Creating a health-related mobile app requires some special attention. Not only must it be intuitive and user-friendly, but it should also be designed to minimize the chances of errors. Design research should be carried out, and high-fidelity prototypes should be built before releasing the final product. HIPAA compliance should be ensured for all health-related applications. Read on for more tips on developing a health-related mobile application.
While the functionality of a mobile health application is of the utmost importance, the design and presentation of the app are equally as vital. Good design highlights important details and guides the user through the process. It suggests the next steps and ultimately prompts the user to take the necessary action. If done correctly, an app can become an effective lead generation tool or a primary product. A few tips for UI/UX design and development for mobile health apps development.
First, healthcare apps should be functional and compatible with existing hospital systems, equipment, and devices. As digital products, healthcare applications should be easy to use. The user experience is the determining factor for success or failure of an app. Consumers today expect applications to be intuitive and easy to use. If they are difficult to use, it will be harder to retain them. Therefore, it is important to study the target audience and determine the best ways to meet their needs.
When designing a mobile health application, it’s important to conduct design research to discover what issues users face, and how those issues will impact UX and UI. By conducting user research, you can create personas and narrow down the problem to focus on one aspect, such as scheduling appointments. Design research is essential for UX/UI designers, as it translates raw data into usable information. The following are some tips to help you conduct design research for a health app.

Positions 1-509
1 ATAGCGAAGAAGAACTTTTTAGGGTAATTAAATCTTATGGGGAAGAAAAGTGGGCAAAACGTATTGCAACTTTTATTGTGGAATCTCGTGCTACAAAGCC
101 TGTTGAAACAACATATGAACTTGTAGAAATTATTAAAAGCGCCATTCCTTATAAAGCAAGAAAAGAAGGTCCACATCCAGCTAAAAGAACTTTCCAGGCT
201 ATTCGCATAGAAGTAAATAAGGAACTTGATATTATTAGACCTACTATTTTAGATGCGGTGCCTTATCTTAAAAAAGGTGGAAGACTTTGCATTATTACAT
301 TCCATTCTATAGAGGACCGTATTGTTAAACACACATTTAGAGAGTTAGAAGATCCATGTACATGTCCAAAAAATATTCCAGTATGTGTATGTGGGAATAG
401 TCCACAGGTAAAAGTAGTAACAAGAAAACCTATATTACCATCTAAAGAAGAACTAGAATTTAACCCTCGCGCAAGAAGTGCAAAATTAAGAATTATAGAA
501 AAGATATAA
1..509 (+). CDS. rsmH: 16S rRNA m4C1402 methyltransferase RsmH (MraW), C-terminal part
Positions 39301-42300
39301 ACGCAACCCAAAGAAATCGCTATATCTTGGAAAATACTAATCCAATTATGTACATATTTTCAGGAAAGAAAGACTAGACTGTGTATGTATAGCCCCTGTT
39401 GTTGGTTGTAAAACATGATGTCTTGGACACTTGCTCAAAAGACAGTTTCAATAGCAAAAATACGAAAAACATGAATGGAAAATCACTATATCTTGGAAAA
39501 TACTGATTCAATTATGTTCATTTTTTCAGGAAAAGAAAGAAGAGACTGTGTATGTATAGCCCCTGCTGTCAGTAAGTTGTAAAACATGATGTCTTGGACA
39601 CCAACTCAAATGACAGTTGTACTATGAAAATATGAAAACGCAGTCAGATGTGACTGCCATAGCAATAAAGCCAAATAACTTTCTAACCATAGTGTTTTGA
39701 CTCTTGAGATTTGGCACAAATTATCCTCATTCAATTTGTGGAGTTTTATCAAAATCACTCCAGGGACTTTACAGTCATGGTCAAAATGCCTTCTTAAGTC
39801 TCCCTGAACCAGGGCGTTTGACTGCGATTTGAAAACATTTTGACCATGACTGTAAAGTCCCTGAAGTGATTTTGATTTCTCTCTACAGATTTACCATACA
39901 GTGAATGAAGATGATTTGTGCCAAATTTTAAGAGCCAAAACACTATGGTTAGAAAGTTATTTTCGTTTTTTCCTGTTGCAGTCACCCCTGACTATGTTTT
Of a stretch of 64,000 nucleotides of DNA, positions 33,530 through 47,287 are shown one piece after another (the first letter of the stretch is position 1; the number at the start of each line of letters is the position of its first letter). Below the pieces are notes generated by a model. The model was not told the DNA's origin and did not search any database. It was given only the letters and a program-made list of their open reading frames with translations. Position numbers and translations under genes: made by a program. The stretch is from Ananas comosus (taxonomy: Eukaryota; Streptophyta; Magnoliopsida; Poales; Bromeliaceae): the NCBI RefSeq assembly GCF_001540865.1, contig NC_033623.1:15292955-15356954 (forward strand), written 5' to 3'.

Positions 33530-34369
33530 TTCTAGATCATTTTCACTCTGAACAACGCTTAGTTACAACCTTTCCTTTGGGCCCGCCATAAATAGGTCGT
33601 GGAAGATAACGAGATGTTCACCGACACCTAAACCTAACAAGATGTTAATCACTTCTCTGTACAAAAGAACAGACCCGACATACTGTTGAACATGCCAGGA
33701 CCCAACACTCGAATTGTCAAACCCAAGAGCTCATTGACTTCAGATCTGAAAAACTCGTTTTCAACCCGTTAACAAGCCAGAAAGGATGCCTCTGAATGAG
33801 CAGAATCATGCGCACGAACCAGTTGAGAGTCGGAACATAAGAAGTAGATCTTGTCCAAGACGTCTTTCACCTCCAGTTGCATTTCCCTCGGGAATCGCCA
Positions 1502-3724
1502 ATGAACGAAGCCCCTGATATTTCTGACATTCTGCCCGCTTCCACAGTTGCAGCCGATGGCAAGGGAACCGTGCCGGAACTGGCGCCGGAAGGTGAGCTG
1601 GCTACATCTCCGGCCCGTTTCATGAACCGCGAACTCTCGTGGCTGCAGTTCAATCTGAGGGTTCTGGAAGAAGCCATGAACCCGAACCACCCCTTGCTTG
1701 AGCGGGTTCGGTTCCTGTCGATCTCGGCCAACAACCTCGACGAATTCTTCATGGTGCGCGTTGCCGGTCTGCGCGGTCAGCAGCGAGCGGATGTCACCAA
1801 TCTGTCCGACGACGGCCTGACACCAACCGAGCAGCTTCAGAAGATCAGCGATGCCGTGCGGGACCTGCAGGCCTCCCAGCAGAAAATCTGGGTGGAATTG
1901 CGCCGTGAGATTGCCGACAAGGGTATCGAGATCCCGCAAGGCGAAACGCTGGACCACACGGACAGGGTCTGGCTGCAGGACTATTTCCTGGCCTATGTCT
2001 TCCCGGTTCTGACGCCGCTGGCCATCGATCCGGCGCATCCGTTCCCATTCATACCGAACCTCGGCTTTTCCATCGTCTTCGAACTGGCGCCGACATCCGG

In this study, participants identified two main characteristics of health apps that are beneficial to users. The first is tracking, which participants perceived as a positive feature for the app. Some participants, however, considered this a temporary feature, but most thought it was beneficial for understanding and changing behavior. The second feature is educational, which users deemed beneficial when the purpose of tracking was to inform and educate. Overall, the results suggest that the user’s experience with health applications should be positive and user-centric.
While high-fidelity prototypes are a good way to test user interaction with your product, they are not an effective way to validate your product’s functionality. Ideally, you should make use of low-fidelity prototypes instead. These low-fidelity prototypes are easy to make and allow you to test functionality without causing you to invest in time and money on a fully functioning version of your product. However, the higher the fidelity, the more complex the prototype should be.
To make a high-fidelity prototype, you need to have 30 people test it. In March 2018, thirty research assistants evaluated the MEDCF prototype. Each of these individuals answered thirteen statements, which were evaluated according to their agreeing or disagreeing answers. Then, the survey results were summarized in an Excel spreadsheet using frequencies. The user selections were divided by the number of responses to the questionnaire, and the resulting score was multiplied by 2.5 to measure usability.